Down on luck, Lilly finds comfort in pets

Back to TopCommentsE-mailPrintBookmark and Share

Eli Lilly and Co. continues to misfire on getting new human medicines approved, but its animal health unit is on a roll.

Elanco, based in Greenfield, has introduced three products in just the last month, two of which come in its fast-growing companion animal (read: pets) business line.

On Monday, Elanco unveiled Trifexis—a monthly chewable tablet for dogs that kills fleas as well as hookworm, roundworm and whipworm. The extra parasite-killing power sets it apart from the flea tablet Comfortis, which Elanco launched in 2007.

Earlier this month, Elanco launched Assurity, a topical flea treatment for cats. And in December, Elanco launched Keto-Test, a strip test for dairy cows in the United States that detects elevated ketone levels, which can lead to lost milk production and impaired reproduction.

Elanco’s sales grew 13 percent last year through the end of September, the most recent data available, putting the unit on pace for revenue of about $1.36 billion in 2010.

Overall, Indianapolis-based Lilly’s revenue grew 6 percent through September of last year, to a total of $16.9 billion. Lilly will announce its 2010 financial results on Jan. 27.

Meanwhile, Lilly’s human medicines keep getting smacked down by U.S. regulators. On Tuesday, staff at the Food and Drug Administration balked at Lilly’s experimental drug to help identify plaque in the brain tied to Alzheimer’s disease, saying it hasn’t been shown to be clinically useful.

A panel of outside medical experts will discuss the drug, known as florbetapir, on Jan. 20 and issue a non-binding recommendation on whether it should be approved for market or not. The FDA is scheduled to make a decision on the drug application by March 17, according to the report.

Lilly acquired florbetapir in December by paying $300 million, and promising up to $500 million more, to Philadelphia-based Avid Radiopharmaceuticals. Avid has proposed to market the drug under the brand name Amyvid for use in patients undergoing PET scans, also known as positron emission tomography.

Also, last week, an FDA advisory panel voted that Lilly's experimental drug Solpura has not shown benefits that outweigh its risks in patients with cystic fibrosis or other digestion impairments. Lilly picked up Solpura last year by acquiring Massachusetts-based Alnara Pharmaceuticals Inc. for $180 million, with as much $200 million in later payments.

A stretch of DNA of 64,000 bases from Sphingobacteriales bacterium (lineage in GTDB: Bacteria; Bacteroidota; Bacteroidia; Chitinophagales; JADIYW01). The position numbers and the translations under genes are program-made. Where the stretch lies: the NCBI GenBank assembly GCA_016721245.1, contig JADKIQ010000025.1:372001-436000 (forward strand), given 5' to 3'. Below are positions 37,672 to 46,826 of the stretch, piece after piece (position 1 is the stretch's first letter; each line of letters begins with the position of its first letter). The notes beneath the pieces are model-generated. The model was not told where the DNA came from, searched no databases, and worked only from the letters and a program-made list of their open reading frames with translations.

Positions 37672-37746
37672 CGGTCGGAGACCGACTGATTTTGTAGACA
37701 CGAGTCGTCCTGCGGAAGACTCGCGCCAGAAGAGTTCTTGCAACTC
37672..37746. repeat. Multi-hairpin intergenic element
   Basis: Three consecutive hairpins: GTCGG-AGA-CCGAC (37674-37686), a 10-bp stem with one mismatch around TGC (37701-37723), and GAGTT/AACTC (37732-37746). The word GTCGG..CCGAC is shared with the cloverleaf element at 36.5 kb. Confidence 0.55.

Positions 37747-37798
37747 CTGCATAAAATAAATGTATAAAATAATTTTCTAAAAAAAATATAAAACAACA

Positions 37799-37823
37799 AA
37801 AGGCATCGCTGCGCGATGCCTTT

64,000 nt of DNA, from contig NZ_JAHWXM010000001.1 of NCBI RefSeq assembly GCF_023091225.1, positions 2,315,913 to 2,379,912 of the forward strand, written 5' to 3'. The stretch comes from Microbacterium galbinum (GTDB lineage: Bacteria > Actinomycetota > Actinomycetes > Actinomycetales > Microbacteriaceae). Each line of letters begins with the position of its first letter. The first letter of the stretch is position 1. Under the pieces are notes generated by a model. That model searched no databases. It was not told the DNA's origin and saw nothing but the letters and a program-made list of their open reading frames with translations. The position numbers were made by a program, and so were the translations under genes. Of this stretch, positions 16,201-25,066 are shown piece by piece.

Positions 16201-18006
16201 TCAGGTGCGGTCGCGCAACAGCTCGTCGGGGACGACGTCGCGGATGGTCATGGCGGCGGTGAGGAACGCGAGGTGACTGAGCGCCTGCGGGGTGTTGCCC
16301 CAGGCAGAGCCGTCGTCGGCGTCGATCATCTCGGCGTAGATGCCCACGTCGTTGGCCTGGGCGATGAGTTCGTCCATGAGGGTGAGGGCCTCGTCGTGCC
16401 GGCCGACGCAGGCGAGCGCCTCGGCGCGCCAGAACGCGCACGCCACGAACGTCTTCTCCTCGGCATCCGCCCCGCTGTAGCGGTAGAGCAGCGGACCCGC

Lilly needs new drugs on the market to replace five of its bestsellers that are losing patent protection between 2010 and 2013. Generic copies of those drugs stand to drain Lilly of nearly half its current revenue.


Post a comment to this story

We reserve the right to remove any post that we feel is obscene, profane, vulgar, racist, sexually explicit, abusive, or hateful.
You are legally responsible for what you post and your anonymity is not guaranteed.
Posts that insult, defame, threaten, harass or abuse other readers or people mentioned in IBJ editorial content are also subject to removal. Please respect the privacy of individuals and refrain from posting personal information.
No solicitations, spamming or advertisements are allowed. Readers may post links to other informational websites that are relevant to the topic at hand, but please do not link to objectionable material.
We may remove messages that are unrelated to the topic, encourage illegal activity, use all capital letters or are unreadable.

Messages that are flagged by readers as objectionable will be reviewed and may or may not be removed. Please do not flag a post simply because you disagree with it.

Sponsored by

facebook - twitter on Facebook & Twitter

Follow on TwitterFollow IBJ on Facebook:
Follow on TwitterFollow IBJ's Tweets on these topics:
Subscribe to IBJ
  1. These liberals are out of control. They want to drive our economy into the ground and double and triple our electric bills. Sierra Club, stay out of Indy!

  2. These activist liberal judges have gotten out of control. Thankfully we have a sensible supreme court that overturns their absurd rulings!

  3. Maybe they shouldn't be throwing money at the IRL or whatever they call it now. Probably should save that money for actual operations.

  4. For you central Indiana folks that don't know what a good pizza is, Aurelio's will take care of that. There are some good pizza places in central Indiana but nothing like this!!!

  5. I am troubled with this whole string of comments as I am not sure anyone pointed out that many of the "high paying" positions have been eliminated identified by asterisks as of fiscal year 2012. That indicates to me that the hospitals are making responsible yet difficult decisions and eliminating heavy paying positions. To make this more problematic, we have created a society of "entitlement" where individuals believe they should receive free services at no cost to them. I have yet to get a house repair done at no cost nor have I taken my car that is out of warranty for repair for free repair expecting the government to pay for it even though it is the second largest investment one makes in their life besides purchasing a home. Yet, we continue to hear verbal and aggressive abuse from the consumer who expects free services and have to reward them as a result of HCAHPS surveys which we have no influence over as it is 3rd party required by CMS. Peel the onion and get to the root of the problem...you will find that society has created the problem and our current political landscape and not the people who were fortunate to lead healthcare in the right direction before becoming distorted. As a side note, I had a friend sit in an ED in Canada for nearly two days prior to being evaluated and then finally...3 months later got a CT of the head. You pay for what you get...